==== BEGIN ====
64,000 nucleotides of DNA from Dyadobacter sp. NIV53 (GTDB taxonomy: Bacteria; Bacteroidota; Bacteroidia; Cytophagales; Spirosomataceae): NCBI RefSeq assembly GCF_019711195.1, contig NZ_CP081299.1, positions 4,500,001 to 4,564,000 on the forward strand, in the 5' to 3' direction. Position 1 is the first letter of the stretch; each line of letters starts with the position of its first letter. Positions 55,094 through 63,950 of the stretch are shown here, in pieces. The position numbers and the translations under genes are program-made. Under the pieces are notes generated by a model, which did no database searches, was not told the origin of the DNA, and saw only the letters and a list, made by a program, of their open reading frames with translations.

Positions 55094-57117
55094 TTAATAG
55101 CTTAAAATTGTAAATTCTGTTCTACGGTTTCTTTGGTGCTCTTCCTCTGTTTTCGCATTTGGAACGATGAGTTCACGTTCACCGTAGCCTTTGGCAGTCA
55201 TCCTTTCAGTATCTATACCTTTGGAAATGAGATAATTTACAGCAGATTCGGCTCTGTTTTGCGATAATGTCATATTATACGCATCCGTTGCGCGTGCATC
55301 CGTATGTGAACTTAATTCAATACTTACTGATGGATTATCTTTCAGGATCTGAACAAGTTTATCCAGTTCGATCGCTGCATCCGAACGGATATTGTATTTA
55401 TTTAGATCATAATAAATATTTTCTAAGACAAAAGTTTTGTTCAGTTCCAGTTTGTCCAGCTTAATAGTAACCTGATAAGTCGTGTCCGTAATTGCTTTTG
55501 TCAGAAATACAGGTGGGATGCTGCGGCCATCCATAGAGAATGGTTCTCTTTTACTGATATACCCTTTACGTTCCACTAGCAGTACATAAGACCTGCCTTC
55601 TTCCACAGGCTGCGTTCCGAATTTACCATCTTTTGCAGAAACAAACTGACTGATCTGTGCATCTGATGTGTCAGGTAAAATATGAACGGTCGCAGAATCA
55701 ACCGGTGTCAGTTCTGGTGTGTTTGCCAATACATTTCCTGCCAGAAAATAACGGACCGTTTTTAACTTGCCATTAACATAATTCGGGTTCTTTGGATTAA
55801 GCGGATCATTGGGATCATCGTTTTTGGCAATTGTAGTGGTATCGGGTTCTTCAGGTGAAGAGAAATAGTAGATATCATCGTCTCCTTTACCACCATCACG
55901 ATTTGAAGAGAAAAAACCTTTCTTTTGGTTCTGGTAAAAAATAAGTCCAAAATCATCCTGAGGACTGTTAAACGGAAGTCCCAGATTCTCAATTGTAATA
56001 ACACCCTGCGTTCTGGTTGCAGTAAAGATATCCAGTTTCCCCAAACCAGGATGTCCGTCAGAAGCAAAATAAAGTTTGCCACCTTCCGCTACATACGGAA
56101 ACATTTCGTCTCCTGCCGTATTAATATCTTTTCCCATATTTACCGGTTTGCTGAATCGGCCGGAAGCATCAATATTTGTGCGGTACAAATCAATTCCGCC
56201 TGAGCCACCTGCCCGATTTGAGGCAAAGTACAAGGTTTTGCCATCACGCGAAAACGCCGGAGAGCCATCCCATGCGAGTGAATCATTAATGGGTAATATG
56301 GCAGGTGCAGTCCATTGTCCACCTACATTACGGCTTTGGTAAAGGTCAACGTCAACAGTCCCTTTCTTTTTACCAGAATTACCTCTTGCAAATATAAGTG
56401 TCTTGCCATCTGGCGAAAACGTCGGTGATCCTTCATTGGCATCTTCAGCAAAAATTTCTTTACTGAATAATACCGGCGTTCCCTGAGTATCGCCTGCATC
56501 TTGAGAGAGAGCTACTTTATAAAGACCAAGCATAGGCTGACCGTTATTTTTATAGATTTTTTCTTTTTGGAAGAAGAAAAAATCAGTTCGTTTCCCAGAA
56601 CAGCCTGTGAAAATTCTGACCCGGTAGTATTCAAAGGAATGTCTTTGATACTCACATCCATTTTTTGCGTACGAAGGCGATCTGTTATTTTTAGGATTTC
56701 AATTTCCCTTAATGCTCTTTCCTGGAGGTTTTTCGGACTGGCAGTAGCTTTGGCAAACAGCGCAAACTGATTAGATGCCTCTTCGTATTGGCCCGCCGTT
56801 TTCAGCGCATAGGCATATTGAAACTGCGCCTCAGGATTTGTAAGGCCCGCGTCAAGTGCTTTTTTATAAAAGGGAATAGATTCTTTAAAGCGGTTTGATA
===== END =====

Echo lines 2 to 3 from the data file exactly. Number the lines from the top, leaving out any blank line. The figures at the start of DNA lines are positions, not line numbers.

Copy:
Positions 55094-57117
55094 TTAATAG